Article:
Social media influencers or digital influencers (they both mean the same thing) are broadening the definition of celebrity.
Before the explosion of social media, conventional celebrities were People whose influence depended on their wealth, social status, talent in particular sport or unique skill.
At social media week in Bristol, I attended my first talk on “digital influencers vs celebrity ambassador”.
The panel leading the conversation was Sarah Penny, head of content at Celebrity Intelligence, Heather Cowper a travel blogger and founder of Bristol bloggers and influencers, James Ainsworth head of content at Prophecy Unlimited, and Nathaniel Hobby University of Bournemouth PR and Communication manager.
The talk started out by first explaining the difference between a digital influencer and a celebrity. The two key differences I picked up on from the panel were authenticity and engagement.
Unlike celebrities who have influence bestowed on them, SMIs have to gain influence. A successful SMI is completely authentic and transparent with their audience. That is why SMI are popular because audiences know they will get honest feedback about a product, without the confusing marketing. Heather Cowper said, “the authenticity of influencers add more value and better ROI than celebrities.“
This couldn’t be any truer as more brands are focusing on influencer marketing; a form of marketing that focuses on an influential individual or individuals rather than the target market as a whole. Brands are tapping into their consumer’s interest in the hopes of drawing them in.
However, with over one billion people on social media, the conversation turned to how brands pick their influencers. The panellists mentioned brands look at online data and following, but I found Cowper’s point on first researching the SMI’s tone and language on their social media channels an important one. Influencers are not perfect and some are really dumb (i.e. Logan Paul) but should they be blamed for being controversial when that is their brand.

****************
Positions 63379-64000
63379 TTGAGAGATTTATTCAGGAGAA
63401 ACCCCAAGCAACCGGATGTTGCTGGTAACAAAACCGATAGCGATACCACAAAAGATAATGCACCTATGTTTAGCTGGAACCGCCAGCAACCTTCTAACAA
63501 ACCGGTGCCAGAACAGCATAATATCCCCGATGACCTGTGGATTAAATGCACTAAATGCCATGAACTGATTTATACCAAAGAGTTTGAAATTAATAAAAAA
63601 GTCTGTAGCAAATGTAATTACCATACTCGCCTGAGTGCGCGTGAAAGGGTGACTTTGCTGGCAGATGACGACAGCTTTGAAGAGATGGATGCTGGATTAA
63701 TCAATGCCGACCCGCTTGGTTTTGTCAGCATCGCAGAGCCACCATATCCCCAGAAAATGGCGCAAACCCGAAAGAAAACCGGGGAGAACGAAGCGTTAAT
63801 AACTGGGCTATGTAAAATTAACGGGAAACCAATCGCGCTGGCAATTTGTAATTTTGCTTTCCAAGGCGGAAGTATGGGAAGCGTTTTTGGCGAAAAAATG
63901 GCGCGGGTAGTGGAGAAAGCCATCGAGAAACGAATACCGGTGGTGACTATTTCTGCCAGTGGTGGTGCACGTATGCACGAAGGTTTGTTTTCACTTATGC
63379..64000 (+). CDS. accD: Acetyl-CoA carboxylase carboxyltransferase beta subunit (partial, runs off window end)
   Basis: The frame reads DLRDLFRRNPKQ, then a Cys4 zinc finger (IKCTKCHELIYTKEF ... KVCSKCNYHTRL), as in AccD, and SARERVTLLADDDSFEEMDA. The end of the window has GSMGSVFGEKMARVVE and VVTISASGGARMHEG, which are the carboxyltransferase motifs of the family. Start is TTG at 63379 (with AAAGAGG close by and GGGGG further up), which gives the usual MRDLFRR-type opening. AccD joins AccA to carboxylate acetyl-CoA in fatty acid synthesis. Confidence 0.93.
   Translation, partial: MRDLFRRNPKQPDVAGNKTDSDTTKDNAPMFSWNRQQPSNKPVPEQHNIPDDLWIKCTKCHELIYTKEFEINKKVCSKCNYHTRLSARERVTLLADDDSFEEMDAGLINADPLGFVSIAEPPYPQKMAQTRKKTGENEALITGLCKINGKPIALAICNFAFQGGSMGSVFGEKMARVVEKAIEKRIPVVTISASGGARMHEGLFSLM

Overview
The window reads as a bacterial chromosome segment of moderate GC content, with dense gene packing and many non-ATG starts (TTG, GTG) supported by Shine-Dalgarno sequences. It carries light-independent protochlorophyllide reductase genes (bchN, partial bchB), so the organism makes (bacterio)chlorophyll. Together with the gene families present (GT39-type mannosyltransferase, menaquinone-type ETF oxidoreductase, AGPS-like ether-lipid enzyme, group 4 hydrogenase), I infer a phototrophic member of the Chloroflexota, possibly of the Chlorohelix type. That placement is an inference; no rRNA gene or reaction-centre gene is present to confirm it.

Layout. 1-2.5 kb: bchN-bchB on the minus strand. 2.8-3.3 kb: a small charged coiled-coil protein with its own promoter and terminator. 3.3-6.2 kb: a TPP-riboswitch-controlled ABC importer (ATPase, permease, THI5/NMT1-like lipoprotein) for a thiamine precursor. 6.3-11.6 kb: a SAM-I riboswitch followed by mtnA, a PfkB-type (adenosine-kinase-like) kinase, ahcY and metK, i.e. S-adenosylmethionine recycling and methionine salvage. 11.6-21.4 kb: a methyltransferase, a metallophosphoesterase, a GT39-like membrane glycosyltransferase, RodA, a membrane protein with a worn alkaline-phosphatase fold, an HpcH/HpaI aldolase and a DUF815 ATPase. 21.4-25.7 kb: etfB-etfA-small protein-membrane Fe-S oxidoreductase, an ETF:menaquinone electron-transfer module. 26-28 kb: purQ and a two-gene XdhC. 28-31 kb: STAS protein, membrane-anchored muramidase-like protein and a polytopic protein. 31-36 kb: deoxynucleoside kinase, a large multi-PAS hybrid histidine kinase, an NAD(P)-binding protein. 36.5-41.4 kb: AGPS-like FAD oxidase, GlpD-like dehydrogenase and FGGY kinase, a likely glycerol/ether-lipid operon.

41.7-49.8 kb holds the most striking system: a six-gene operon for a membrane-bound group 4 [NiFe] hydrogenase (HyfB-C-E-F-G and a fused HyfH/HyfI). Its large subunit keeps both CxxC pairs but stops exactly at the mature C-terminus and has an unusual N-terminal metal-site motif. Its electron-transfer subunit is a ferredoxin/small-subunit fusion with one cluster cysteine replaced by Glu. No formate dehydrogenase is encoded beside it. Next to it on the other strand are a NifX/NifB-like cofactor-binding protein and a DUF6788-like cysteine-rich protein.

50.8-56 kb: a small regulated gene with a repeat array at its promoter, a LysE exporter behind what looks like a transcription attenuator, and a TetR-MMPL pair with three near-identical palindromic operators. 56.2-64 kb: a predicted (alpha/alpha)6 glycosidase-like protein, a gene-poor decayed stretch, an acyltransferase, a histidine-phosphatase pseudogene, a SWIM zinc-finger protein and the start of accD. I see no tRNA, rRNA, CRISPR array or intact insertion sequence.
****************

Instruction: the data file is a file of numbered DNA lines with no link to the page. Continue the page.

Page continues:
“It is the responsibility of the PR practitioners to do their diligence in order to avoid risks with an influencer” (Heather Cowper)
Another interesting point was that a large following doesn’t always matter. James Ainsworth mentioned, “the use of micro-influencers is a cost-effective way to engage audiences in your brand”.
Speaking of costs, I was very surprised to hear panellists take about the ‘spiralling’ costs of working with an influencer. When from my own research I hear a lot of influencers complain about not getting enough money from agencies and brands for the work they do. James mentioned the importance of a good contract, saying it’s important to get everything written down. However Heather pointed out that in the micro-influencer world contracts aren’t always given. Nathaniel Hobby wrapped it by saying, in the end, it all about being clear with the influencer. “The best way to work with an influencer is to listen to their ideas and trust their creativity.”
A special thank you, to PR ambitions for hosting the event.